Two years ago then Finance Minister Tendai Biti scrapped import duty on sanitary towels following a petition by rights groups who said most girls and women were too poor to afford the monthly cost of pads, cotton wool or tampons.
The Southern African HIV & AIDS Information Service (SAFAIDS), which led the campaign, said most women and girls were using rags and leaves as alternatives as they cannot afford the $1-$5 cost of sanitary towels charged by retailers.
“Despite government scrapping duty on these essential items retailers have not reduced their prices,” Renias Mundingi, programmes manager at SAFAIDS told SW Radio Africa’s Big Picture programme onThursday.
Beatrice Savadye, also of SAFAIDS, said if the import duty charge was removed from the retail price, women would be able to buy pads for 60 cents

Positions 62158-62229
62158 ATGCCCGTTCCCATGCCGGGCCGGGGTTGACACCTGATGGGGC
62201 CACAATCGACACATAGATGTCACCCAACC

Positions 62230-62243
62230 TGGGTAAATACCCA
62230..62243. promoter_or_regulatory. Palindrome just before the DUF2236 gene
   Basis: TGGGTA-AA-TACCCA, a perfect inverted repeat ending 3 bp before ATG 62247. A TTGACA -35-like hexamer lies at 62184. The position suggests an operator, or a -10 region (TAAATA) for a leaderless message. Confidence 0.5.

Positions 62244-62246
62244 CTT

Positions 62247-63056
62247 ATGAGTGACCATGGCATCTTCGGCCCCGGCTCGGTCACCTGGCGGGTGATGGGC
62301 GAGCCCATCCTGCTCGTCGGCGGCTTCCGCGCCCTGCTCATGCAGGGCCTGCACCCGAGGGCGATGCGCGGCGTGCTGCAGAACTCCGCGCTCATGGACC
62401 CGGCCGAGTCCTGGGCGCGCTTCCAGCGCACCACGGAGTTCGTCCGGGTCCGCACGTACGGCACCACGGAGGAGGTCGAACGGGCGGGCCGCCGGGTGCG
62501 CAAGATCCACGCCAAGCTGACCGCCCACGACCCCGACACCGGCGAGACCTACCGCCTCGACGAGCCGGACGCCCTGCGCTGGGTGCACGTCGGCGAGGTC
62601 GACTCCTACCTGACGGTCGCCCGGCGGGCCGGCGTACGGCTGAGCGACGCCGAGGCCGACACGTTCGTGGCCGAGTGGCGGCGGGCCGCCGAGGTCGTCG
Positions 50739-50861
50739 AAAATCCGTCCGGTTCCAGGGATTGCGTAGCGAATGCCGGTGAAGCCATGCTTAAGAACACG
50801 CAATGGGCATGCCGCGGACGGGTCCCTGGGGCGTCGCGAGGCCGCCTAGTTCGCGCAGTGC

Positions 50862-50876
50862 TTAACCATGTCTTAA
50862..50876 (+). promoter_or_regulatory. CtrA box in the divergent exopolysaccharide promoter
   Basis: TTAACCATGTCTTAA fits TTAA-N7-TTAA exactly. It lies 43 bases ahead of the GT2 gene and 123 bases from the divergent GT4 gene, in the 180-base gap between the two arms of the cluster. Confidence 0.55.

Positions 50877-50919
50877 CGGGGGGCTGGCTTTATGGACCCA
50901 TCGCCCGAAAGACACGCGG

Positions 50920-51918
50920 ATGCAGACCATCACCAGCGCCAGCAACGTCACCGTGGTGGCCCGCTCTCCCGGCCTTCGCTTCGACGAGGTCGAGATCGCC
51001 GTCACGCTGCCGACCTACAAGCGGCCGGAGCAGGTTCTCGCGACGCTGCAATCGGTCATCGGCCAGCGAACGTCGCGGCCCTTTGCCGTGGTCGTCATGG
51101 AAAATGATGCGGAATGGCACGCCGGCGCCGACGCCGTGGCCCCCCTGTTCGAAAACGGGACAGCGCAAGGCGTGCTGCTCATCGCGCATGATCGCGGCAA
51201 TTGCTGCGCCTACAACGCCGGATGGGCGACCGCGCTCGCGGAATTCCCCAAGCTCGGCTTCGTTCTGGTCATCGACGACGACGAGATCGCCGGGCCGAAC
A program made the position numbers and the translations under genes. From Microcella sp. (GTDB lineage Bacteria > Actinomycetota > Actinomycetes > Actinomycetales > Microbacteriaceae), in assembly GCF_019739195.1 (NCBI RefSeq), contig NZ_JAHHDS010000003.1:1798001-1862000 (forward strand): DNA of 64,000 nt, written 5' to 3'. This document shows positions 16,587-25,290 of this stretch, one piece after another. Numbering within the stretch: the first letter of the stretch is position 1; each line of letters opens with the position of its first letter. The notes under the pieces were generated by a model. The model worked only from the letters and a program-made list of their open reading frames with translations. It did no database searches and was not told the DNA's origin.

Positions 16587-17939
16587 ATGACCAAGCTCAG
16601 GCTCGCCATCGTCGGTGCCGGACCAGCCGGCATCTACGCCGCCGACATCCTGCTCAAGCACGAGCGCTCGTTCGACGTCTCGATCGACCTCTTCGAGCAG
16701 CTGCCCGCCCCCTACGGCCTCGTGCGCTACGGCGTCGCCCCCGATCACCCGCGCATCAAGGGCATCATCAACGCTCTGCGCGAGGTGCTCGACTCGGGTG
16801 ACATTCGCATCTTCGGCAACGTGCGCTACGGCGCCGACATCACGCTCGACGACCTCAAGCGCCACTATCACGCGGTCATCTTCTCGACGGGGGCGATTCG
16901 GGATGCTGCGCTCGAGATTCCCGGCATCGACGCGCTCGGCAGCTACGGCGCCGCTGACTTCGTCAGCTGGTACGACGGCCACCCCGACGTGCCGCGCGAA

“We are lobbying and negotiating with retailers to cut their prices. But it will help if government also came up with enforcement mechanisms for its policy announcements.
“While $1 may not mean much for someone on a salary, most of these girls do not have any means and most of them lose 7 days each month incapacitated, with some even failing to attend classes because they are on their period but can’t afford cotton wool,” Savadye added.
The two officials said bodies such as the Consumer Council of Zimbabwe should have the power to enforce price cuts. – SW Radio Africa NewsPost published in: News